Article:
In the Central division when I certified it was the USSA then we could join PSIA and it was a generic PSIA pin with the name engraved. Later when PSIA was the certifying agent we got pins identifying the division, in our case, Full certied (Level III) had a blue fild with a C in it while the Associate certified (Level II) had a red field with a C. There was no Level I certification.

Here is a picture.... you all know what the ISIA stand for...


post #10 of 35
In replying to Vailboarder, I'm reminded that certified professional snowboard instructors in the US wear different pins than ski instructors. "AASI" (pronounced "Ozzie") is the snowboard division of PSIA. Their logo (and pin) looks like a stylized snowboard, made of the letters AASI.

Thanks for joining us, by-the-way, Vailboarder! I'll slide with you any time!

Best regards,
Bob Barnes
post #11 of 35
Thanks for the photos, Ott! There you have it, everyone--look for the shield!

Ott--how are your plans for a Colorado trip shaping up? It's snowing, if that's any help....

Best regards,
Bob Barnes
post #12 of 35
It'll probaboy be beginning of March...Ott
post #13 of 35

>>It'll probaboy be beginning of March...Ott <<

....And you owe me a visit! [img]tongue.gif[/img]

BTW, I haven't seen Hans this year. I wonder what's up with him?--------Wigs
post #14 of 35
>>>BTW, I haven't seen Hans this year. I wonder what's up with him?<<<<

Probably getting too old, like many of us. I'm not nearly the skier I was last year, getting winded, having to stop more often.

But skiing wise, I fake it to perfection, no one can tell [img]smile.gif[/img]

We'll make sure to get together with you, and also Bob, this time. Taking a day to drive from Breckenridge to Snowmass doesn't leave much time to skis there, but we have friends to visit in Glenwood Springs, so we plan to do that in the morning and after lunch drive to see you in Snowmass. We can meet in the pub after you are done teaching, whenever that is.

post #15 of 35
Ski magazine has an article about it this month. Next year, level 3's are going to be wearing red/white/blue tights, a cape with the PSIA shield, and an enormous codpiece (for men) or a padded bustier for the ladies.
Masks are tentatively optional.
post #16 of 35
>>>>level 3's are going to be wearing red/white/blue tights, a cape with the PSIA shield, and an enormous codpiece <<<<

Jeez, more uniforms to buy, where will it end?
post #17 of 35

Make sure you drop a line when you're out here. It'd be great to meet you.
post #18 of 35
I think we all agree that certification has nothing to do with who is or who isn't a great instructor.

Ski instruction is a service - no different from any other. So what matters are references. If they have lots of great references from students, they're a great teacher. If not, and they've been around for a while, they're lousy. Avoid them like the plague.
post #19 of 35
<BLOCKQUOTE>quote:</font><HR>I think we all agree that certification has nothing to do with who is or who isn't a great instructor. <HR></BLOCKQUOTE>

SCSA--how can you possibly say that? No, certification, or lack of it, is no GUARANTEE of a great instructor. But the training, talent, dedication, and experience involved in becoming certified most certainly DO have relevance!

What matters are references? I don't agree entirely here either. Good references from students are a good sign, of course, and BAD references are reason enough to steer away. But how would you, as a student, know whether or not your instructor is teaching you good skiing habits? An instructor can show you a good time, be fun to ski with, and even teach effectively--but still teach you horrendous movements and habits. How would you know, until later, when you reach the end of the dead-end road, and you find that it doesn't take you to "expert skiing" after all! I know instructors like that (so do you, I might add), and they are the scourge of the industry. Their students think they're great, but anyone who really knows sees that they are short-changing their students, brainwashing them, teaching all the "wrong stuff" to their unsuspecting, but trusting, students.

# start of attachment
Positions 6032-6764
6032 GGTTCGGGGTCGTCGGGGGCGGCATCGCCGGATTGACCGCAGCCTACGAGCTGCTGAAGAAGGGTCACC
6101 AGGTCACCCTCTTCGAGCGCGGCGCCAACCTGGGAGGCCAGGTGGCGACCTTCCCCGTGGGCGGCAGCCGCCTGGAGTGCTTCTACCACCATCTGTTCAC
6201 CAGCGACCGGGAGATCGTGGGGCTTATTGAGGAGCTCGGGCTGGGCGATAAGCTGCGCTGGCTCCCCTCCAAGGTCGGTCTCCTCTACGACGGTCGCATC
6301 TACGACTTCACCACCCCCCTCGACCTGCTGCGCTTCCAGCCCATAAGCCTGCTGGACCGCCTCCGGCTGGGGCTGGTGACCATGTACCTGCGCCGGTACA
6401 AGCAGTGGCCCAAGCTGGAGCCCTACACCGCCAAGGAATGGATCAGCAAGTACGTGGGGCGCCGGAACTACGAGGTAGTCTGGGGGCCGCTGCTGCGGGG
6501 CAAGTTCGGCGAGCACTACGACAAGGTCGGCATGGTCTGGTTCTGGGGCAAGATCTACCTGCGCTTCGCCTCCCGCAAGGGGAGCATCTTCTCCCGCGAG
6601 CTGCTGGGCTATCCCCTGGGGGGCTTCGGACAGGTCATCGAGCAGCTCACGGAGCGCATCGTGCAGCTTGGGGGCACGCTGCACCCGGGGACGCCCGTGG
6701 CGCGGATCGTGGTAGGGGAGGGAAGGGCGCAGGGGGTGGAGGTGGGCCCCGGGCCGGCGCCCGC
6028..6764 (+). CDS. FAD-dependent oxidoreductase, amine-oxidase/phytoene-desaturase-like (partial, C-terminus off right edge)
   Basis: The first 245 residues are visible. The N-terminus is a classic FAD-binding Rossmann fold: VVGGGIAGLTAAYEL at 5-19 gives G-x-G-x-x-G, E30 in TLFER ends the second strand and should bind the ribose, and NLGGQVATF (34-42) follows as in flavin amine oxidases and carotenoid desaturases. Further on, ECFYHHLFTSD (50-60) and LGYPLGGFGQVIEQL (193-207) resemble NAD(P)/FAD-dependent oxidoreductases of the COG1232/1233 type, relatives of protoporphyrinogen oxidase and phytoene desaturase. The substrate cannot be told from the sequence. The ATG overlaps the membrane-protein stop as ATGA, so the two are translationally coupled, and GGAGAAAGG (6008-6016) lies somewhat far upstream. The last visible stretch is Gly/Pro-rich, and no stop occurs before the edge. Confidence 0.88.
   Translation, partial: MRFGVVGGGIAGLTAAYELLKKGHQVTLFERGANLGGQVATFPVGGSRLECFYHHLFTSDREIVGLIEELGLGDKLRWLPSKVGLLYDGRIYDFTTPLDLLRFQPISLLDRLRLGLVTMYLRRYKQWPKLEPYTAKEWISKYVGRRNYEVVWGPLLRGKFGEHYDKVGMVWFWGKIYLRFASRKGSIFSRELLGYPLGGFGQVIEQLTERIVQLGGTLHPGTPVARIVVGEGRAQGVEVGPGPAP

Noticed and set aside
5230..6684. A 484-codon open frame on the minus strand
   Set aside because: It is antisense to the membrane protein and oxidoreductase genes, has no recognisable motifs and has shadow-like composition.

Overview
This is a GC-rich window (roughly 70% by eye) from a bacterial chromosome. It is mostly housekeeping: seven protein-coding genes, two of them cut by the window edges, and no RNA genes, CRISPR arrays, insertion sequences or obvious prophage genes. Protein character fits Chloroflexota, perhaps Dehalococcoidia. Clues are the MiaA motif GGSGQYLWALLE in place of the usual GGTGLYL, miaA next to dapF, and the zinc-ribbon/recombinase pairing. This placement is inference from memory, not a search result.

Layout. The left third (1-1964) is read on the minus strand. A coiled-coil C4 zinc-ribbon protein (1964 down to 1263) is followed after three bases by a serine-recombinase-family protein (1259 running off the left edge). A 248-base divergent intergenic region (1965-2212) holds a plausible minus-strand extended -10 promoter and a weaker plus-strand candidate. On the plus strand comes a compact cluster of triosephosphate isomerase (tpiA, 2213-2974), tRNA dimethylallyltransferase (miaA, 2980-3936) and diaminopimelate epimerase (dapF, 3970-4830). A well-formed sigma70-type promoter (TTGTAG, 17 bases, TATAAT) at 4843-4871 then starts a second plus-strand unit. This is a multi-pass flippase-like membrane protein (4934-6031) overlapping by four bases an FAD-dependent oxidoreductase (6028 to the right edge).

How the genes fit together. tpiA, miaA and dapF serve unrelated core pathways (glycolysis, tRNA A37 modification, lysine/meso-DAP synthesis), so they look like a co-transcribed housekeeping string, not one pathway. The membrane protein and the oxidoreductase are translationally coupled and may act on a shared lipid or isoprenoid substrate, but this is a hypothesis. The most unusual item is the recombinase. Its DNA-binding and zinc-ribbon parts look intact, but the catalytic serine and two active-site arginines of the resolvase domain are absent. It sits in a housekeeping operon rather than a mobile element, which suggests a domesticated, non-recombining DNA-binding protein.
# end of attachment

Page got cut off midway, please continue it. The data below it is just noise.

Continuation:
Since you know a little about ski technique, what would you think of an instructor who develops great rapport with his "adoring flock" while teaching them all to turn "parallel" by throwing their upper bodies around? Not knowing any better, and full of trust, his students think he's just the cat's meow. They have fun. They feel "control." They're even skiing "parallel" "like experts" (as far as they know). What if he then pointed out to his students how all the other instructors around were WRONG because they DIDN'T teach that--and that therefore they should only take lessons from him? They'd love him even more, probably, and give him great references, I suspect. Until they realized that they'd been had.

That is where certification comes in. At least in theory, certification is your assurance that that nice, friendly, dynamic, smooth-talking and smooth-skiing instructor is ALSO current, accurate, and technically up-to-date. It is your assurance that the instructor's knowledge, technique, and skill is respected by colleagues and fellow professionals. It's your assurance that he will teach a technique generally recognized as sound, and won't lead you astray. It is the perfect complement to those good references, filling in where they leave off (and vice-versa).

So I don't argue with your recommendation to seek references, but they alone are not sufficient. The ideal would be a highly certified instructor, from a respected organization, who comes with consistently great references from students. I don't see how someone could go wrong with that!

Best regards,
Bob Barnes
post #20 of 35

Of course training matters. But one can be trained till the cows come home and still not be able to teach a lick.